Walk me through the steps that take a piece from your imagination to the stage.
All my works begin with the artist and my self within the space. I believe a work already exist within a space between the collaborators. My job is to pull everything out into the open, then remove the elements that don’t belong. Whatever is left, regardless of whether I feel it is good or not, must be the honest reveal of where each collaborating artist is in their lives. Almost in a therapeutic process, I ask that the dancers participating in my creation leave everything out in the open: the good, the bad and the scary. I personally prefer dancers as they are without any pretense of being anything else. That is to say, it is okay for me if you have challenges within your life. I don’t wish for a dancer to pretend that everything is perfect. All I ask is that the energy be channeled through the work. This keeps everything real, honest and raw.
How many people are there backstage in a typical performance? (lights, sound, props)
Each production is unique in terms of its technical support. A standard production will always have a stage/technical manager who is often support by 1 or 2 stage crew members. A sound engineer will also be included for most premieres to ensure high standard of sound quality. The lighting designer will often be present for the premiere of the work after which time all the technical aspects of lighting will be pass on wards to the technical manager. Equally, there will often be myself as the choreographer/Artistic Director and a rehearsal director who will take notes at every performance to be delivered to the performers the following day.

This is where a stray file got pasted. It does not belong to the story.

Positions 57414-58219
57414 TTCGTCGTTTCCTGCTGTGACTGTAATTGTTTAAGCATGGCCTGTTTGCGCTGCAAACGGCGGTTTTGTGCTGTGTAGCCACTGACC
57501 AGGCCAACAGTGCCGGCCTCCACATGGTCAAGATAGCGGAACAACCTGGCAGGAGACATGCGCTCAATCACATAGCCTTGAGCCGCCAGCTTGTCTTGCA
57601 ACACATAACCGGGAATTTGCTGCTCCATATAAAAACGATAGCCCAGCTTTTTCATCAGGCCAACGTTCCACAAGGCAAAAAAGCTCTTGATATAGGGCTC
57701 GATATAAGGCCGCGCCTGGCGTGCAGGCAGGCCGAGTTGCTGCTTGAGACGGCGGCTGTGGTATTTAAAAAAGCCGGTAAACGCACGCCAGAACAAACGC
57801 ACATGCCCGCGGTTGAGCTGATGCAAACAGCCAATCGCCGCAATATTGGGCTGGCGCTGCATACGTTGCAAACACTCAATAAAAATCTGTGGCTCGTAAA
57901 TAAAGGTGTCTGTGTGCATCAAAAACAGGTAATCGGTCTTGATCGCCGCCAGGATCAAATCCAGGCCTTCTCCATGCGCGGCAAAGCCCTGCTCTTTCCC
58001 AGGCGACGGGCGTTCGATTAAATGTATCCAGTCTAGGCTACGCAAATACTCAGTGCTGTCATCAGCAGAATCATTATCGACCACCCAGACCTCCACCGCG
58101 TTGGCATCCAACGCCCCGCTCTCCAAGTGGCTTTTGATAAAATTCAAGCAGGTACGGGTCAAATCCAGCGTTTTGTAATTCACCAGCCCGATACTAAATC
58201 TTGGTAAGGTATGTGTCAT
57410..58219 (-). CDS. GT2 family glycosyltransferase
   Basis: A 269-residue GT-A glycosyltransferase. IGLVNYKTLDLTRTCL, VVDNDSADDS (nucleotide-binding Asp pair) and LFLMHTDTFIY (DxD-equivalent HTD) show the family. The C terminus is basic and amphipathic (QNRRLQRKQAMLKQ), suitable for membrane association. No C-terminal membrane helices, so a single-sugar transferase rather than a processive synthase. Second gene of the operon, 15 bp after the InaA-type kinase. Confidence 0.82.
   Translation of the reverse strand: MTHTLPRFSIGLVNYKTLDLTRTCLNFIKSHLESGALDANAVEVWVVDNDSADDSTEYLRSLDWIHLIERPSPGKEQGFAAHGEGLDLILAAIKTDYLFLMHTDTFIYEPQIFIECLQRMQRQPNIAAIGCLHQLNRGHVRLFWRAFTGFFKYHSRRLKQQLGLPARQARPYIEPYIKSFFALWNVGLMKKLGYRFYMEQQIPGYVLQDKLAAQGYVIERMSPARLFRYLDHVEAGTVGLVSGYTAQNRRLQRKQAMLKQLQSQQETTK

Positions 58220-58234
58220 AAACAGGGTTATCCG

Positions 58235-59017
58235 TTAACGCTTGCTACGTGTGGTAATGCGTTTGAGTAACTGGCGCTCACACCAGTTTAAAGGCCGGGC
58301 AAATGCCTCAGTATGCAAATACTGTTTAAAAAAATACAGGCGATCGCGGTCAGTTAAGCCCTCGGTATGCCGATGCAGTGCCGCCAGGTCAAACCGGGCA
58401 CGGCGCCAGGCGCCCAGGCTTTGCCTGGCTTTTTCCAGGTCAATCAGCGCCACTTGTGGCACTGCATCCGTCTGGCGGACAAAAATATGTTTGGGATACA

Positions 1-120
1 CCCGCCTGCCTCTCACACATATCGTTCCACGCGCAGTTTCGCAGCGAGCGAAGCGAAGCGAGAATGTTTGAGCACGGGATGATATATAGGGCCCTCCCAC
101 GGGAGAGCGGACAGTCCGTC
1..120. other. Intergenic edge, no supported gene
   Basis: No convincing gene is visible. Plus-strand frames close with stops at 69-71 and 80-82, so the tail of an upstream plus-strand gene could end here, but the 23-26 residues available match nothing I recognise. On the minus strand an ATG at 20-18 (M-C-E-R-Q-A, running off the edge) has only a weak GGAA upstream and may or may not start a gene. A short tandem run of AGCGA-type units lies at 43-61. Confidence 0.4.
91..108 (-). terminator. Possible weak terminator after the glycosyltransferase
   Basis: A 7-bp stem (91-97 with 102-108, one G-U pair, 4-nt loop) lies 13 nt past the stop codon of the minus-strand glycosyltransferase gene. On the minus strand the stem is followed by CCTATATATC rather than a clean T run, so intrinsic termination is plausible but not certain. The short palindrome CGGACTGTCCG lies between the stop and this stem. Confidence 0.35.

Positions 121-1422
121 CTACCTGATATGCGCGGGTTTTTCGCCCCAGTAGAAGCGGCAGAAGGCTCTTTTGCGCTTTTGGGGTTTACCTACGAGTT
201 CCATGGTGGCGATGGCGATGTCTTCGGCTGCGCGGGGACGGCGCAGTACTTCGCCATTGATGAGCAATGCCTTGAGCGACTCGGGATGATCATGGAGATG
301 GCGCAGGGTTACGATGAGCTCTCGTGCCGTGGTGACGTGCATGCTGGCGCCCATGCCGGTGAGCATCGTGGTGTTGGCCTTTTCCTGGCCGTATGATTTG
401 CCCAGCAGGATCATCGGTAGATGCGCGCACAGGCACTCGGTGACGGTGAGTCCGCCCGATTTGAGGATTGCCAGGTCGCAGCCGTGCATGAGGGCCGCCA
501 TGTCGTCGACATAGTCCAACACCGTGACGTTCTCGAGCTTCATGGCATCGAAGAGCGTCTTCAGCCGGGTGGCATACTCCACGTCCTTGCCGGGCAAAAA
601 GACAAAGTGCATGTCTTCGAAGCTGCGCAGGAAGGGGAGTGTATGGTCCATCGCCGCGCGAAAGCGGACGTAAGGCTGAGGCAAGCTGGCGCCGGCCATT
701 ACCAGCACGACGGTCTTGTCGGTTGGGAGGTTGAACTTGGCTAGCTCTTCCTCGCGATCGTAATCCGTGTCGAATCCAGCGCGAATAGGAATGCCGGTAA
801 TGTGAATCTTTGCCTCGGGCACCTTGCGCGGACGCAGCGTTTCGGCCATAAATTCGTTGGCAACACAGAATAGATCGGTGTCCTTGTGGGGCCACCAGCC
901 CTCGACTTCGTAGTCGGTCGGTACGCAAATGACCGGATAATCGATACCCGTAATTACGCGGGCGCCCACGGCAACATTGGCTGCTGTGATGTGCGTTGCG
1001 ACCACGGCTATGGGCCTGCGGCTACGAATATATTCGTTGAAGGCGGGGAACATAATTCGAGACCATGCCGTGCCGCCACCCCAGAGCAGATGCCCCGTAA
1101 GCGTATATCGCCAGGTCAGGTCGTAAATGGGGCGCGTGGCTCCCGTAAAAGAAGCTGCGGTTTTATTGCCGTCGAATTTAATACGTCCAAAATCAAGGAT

How does dance differ from other arts (music, painting, sculpture) to create an emotional experience?
Dance, like life, is fleeting from moment to moment. You aren’t able to touch it; because it dissipates as fast as it materialises, you can’t contain it in a box to be treasured later. Once the experience has happened both performer and audience members are left affected by its fleeting memory and only retain an imprint of the experience.
Many people love to dance. How is free-form dancing different from choreographic dance?
I think for me the major difference between free-form dance and choreographic dance is the way it is framed and shared amongst people. Choreographic dance requires the final element of audience in order to complete its process whilst free-form dance needs neither such context nor final element in order to exist.
If someone wants a career in dance, say a teen, where should they start (what are the basics?)
When a young dancer (a teen) is beginning his/her development in dance, my best advise would be to take as many dance classes as possible. Engage with as much experiences both on the stage and in the studio as possible. The most important thing about starting a career development in dance is to ignite the passion and hunger for the art form. It is with this sense of passion that will be a young dance artist greatest tool for development through the demands and rigors of dance training.